The working title of this film was Walking Down Broadway . This was the last film on which Erich von Stroheim worked as a director. Although von Stroheim developed the script with Fox writers and directed during the initial production period, the studio subsequently remade the film without his participation and released it with no director credited. The project began, according to a 4 Sep 1931 FD news item, when Fox signed von Stroheim to direct a film based on the unpublished play Walking Down Broadway by New York writer Dawn Powell. The copy of the play in the Twentieth Century-Fox Produced Scripts Collection at the UCLA Theater Arts Library is dated 6 Aug 1931. Von Stroheim and Fox staff writer Leonard Spigelgass prepared an outline, dated 11 Sep 1931, which contained the basic scenes and characterizations that appeared in the final shooting script of 9 Aug 1932. In a modern article, Spigelgass stated that the director "was chiefly interested in the neuroses" of the characters, whom they changed from "simple American characters into far more complicated ones, Viennese-oriented." Before the final shooting script, a number of treatments and continuities were written by Stroheim, Spigelgass and other writers. According to information in the Twentieth Century-Fox Records of the Legal Department, also at UCLA, von Stroheim was "summarily dismissed" in Feb 1932 with $16,500 still owed him on his contract. A draft of the script dated 12 Mar 1932 lists Alan Crosland, not von Stroheim, as the director. (At that time, Gordon Wiles was to be the art director; David Cox, to be in charge of wardrobe; Jack Boland, the assistant director; and Archie Buchanan the business manager.) A LAT news item dated 5 Jun 1932 reported, "For awhile [von Stroheim] was scheduled to direct his own story, Walking Down Broadway , for Fox. The deal, he admits, is now apparently off, although he retains hope for its revival." A HF production chart in Jun lists the film as shooting with Crosland as director, but in the next week, the film is listed as "in preparation" with von Stroheim as director, so it is not likely that Crosland actually shot any footage in Jun 1932. By 21 Jun 1932, von Stroheim was back as director. A HCN news item dated 23 Jun 1932 explained that Winfield R. Sheehan, the Fox production chief, originally signed von Stroheim, but that the production had been postponed "time after time." Sheehan subsequently left on a "long sick leave," and while he was away, Alan Crosland was engaged to direct. Following Sheehan's return, von Stroheim was put back in charge. At that stage, according to HCN , only James Dunn and Minna Gombell were cast; Una Merkel had been cast, but was no longer going to be in the film. On 28 Jun, HCN announced that Marian Nixon, who had been cast for the romantic lead opposite Dunn, was no longer set for the part and that von Stroheim was testing a number of actresses. According to a memo in the MPAA/PCA Collection at the AMPAS Library, dated 21 Jul 1932, Hays Office officials Colonel Jason Joy, director of the AMPP Studio Relations Committee, and his assistant, Lamar Trotti (both of whom would, by the end of 1932, quit the Hays Office and become Fox employees), discussed the script with von Stroheim, who read it to them. The three worked out details that worried Hays Office officials, and a few days later, Joy reported on the meeting to MPPDA president Will H. Hays: "Von Stroheim, who remembered our letter on Queen Kelly [von Stroheim's last attempt at directing, which was halted before production was completed] kicked like a steer about seeing us, but I was very much pleased yesterday to hear that he now thinks we aren't so bad....We read the script several months ago and found it chock full of the old von Stroheim bits....[The latest version of the script] was vastly improved, both as entertainment and from our standpoint, but of course, there remained a lot of words and phrases which had to be changed." On 1 Aug 1932, Trotti reported in a memo, "They [von Stroheim and producer Sol M. Wurtzel] have decided to insert the idea of marriage between the girl and boy almost immediately in order to make the characters more sympathetic. It was really to strengthen Mr. Wurtzel's idea that we were called in to discuss it with Mr. von Stroheim." The final shooting script, dated 9 Aug 1932, was subtitled "An inconsequential story concerning small people along The Great White Way." Initial filming began 19 Aug 1932 and was completed in mid-Oct. HR reported that although the film came in one week late, it had not gone over budget. The film was edited in Oct and was scheduled to be released 27 Nov 1932, according to FD . An ad in FD on 10 Nov, listing von Stroheim as director, reads, "Life itself wrote this story--Genius brings it living to your screen. No woman can resist its appeal." The film was shown to members of the Hays Office on 18 Nov. On 29 Nov, however, after a preview, HR reported, "It is understood that W. R. Sheehan has or will order a complete remake of the Fox production of Walking Down Broadway due to the fact that this picture was sold on a special contract and so many of these have been signed that a release of the picture just finished may jeopardize the money value of the exhibition agreements." A number of sources have offered possible reasons that Fox executives thought the release of the film might jeopardize exhibition agreements. HCN stated that von Stroheim's version "turned out to be much too long for release." A Hays Office letter about the film states, "The first version was so bad (as a piece of entertainment) that the studio never released it." In a LAT column dated 4 Dec 1932, Philip K. Scheuer commented, "Quite the disappointment of the year is the news of Erich von Stroheim's failure as director of Walking Down Broadway . Ballyhooed as potentially great, touted sky-high to exhibitors, it goes back for a complete remake at the Fox studios. And nobody's to blame. I didn't see a preview of the film, but I can conjecture. It is not von Stroheim who has changed, but we. The man and his methods are as definitely 'dated' as are the rules of social deportment he obeys. Chastity and evil, white and black, a camellia in a pigsty--screen anachronisms all, like a click of the heels, a bow from the waist, a kissed hand....First Griffith, now von Stroheim. Artists both, murdered by Time." Modern sources report that von Stroheim felt he was caught in the middle of a battle for control of the production forces at Fox between Sheehan and Wurtzel during a period when the company was undergoing changes in management and that he blamed Wurtzel for his removal from the film. However, writer Leonard Spigelgass, in a modern article, states that Sheehan, not Wurtzel, threw von Stroheim off the lot after viewing the rough cut. Included in the Produced Scripts Collection is a script dated 6 Feb 1933 containing retake scenes written by Edwin Burke. (Earlier, in Feb and Mar 1932, after von Stroheim had been dismissed from the project the first time, Burke had written "changes" to the script then being worked on.) This retake script incorporated some scenes from von Stroheim's version, with new scenes written by Burke that were to be filmed. HCN reported that Alfred Werker started directing retakes on 13 Feb 1933. HR stated on 2 Mar 1933, "Edwin Burke has moved in to direct retakes of Walking Down Broadway for Fox. Picture gives Burke, contract writer, an opportunity to direct. Although production of the picture originally was under the supervision of Winfield Sheehan when Erich von Stroheim directed it, Sol Wurtzel is supervising the retaking job. When released the picture will carry the title Hello, Sister ." (Burke appears to have directed only one other film, the 1934 Now I'll Tell [see below]). A Var news item noted that Werker directed the retakes with Burke, and modern sources state that Raoul Walsh directed the scenes in Coney Island, which were shot by James Wong Howe. Spigelgass, in a modern article, states that Sidney Lanfield may have directed some of the retakes. The NYT review credits Alan Crosland with direction; however, no information concerning his participation in the final film has been located. Var stated that the original production cost around $300,000 and that the retakes cost $62,000. Modern sources credit Charles Van Enger as second cameraman and list Hattie McDaniel in the cast as a woman in the apartment house. McDaniel was not apparent in the print viewed. According to information in the MPAA/PCA Collection, the new version was viewed on 17 Mar 1933 by the Hays Office. The AMPP Studio Relations Committee, reporting on the film to Hays, stated, "This new version does not seem to be much better." The script shot by von Stroheim is much longer than the retake script and has many differences in emphasis. In the original, the character of Mac is coarser, and Millie is more fully developed and more important than in the retake version. She is willing to do anything to get a man and, when she meets Jimmy, falls much more in love with him than in the final film. The major change involves the ending. In the original, the fire occurs after Millie turns on the gas in an attempt to kill herself. Afterwards, in a hospital scene, she effects a reconciliation between Jimmy and Peggy and then succumbs to an agonizing, terrifying death. The scenes directed by von Stroheim that seem to have survived in the released print (according to indications in the 6 Feb 1933 retake script) include the following: some shots of the "walk down Broadway"; Millie's dialogue with Jimmy as they walk about her fondness for funerals; Jimmy finding the injured dog; Millie falling in the sewer and Jimmy rescuing her; hallway shots as Jimmy goes to Peggy's apartment; Jimmy and Peggy climbing up to look out the skylight in her apartment (however most of the apartment scene is new); Mac's attempted rape of Peggy and his subsequent fight with Mona; Jimmy's talk with his boss in the bank; the marriage license bureau scenes; Jimmy and Peggy's argument in the rain; Peggy's return to the apartment; the fight in the street; the explosion and the most of the fire sequence. In reviewing the film, MPH noted that the title was "the salutation of the 'pick-up.'" FD commented that the film was "For adults only. Its story is hackneyed and considerably off-color, with dialogue which at times cannot be described as wholesome." More Less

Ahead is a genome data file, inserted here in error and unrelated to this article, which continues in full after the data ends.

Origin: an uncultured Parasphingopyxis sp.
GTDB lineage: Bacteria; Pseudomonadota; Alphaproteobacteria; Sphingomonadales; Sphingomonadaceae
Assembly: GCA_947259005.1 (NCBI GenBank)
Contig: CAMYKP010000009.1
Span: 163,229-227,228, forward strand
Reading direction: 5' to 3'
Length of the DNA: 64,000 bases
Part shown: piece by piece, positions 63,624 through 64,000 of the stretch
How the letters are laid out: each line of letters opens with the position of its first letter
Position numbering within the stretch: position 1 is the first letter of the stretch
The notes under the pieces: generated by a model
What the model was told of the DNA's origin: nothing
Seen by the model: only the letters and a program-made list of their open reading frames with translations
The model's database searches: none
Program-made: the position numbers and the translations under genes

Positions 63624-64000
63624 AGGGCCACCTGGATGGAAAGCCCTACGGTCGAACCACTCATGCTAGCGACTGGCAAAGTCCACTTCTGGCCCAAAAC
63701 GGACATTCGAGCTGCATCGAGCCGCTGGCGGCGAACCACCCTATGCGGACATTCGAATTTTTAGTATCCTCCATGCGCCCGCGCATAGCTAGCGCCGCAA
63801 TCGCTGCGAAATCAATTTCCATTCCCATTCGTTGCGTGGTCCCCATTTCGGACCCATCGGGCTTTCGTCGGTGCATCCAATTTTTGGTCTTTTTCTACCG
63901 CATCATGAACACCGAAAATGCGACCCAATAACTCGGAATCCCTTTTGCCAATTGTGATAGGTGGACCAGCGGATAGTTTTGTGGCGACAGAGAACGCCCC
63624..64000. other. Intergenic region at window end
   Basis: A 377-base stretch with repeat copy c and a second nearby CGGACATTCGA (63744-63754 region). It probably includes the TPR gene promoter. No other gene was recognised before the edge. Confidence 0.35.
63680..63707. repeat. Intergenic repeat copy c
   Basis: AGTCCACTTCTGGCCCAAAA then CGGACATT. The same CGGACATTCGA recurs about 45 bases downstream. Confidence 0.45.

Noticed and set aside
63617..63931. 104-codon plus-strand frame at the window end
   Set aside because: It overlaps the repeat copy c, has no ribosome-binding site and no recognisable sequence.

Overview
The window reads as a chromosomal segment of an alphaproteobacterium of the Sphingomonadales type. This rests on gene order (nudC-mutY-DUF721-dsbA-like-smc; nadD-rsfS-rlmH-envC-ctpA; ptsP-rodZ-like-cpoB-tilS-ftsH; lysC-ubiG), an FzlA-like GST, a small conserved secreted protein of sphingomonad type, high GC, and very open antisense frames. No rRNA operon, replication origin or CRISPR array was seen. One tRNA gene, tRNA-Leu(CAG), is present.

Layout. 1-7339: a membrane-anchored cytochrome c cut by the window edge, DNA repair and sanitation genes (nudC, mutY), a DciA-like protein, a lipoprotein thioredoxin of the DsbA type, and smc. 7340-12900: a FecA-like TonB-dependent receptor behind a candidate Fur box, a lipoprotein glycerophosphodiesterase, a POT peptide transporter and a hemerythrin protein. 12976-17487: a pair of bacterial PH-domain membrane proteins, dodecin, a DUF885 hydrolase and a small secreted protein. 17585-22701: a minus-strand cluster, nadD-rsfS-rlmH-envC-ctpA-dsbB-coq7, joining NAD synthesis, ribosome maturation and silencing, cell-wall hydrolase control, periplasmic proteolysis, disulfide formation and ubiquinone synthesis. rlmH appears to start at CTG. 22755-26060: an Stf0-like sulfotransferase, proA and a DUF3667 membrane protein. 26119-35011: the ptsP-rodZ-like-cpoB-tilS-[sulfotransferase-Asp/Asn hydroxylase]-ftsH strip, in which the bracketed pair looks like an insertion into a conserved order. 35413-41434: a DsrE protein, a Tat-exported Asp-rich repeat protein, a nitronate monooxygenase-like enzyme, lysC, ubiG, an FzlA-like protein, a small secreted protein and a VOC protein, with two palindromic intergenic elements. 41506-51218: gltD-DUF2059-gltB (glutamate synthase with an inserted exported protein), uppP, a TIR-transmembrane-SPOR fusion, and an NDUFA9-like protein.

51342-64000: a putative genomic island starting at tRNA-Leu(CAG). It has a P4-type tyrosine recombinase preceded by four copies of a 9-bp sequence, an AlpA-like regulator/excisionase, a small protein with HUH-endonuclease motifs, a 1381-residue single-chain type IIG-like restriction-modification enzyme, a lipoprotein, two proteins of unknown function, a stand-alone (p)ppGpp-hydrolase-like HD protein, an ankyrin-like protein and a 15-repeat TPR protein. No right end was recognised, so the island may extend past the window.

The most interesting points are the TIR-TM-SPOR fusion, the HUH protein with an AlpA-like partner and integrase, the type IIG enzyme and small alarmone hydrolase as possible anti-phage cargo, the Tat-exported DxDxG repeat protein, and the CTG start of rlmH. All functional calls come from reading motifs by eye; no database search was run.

BIBLIOGRAPHIC SOURCES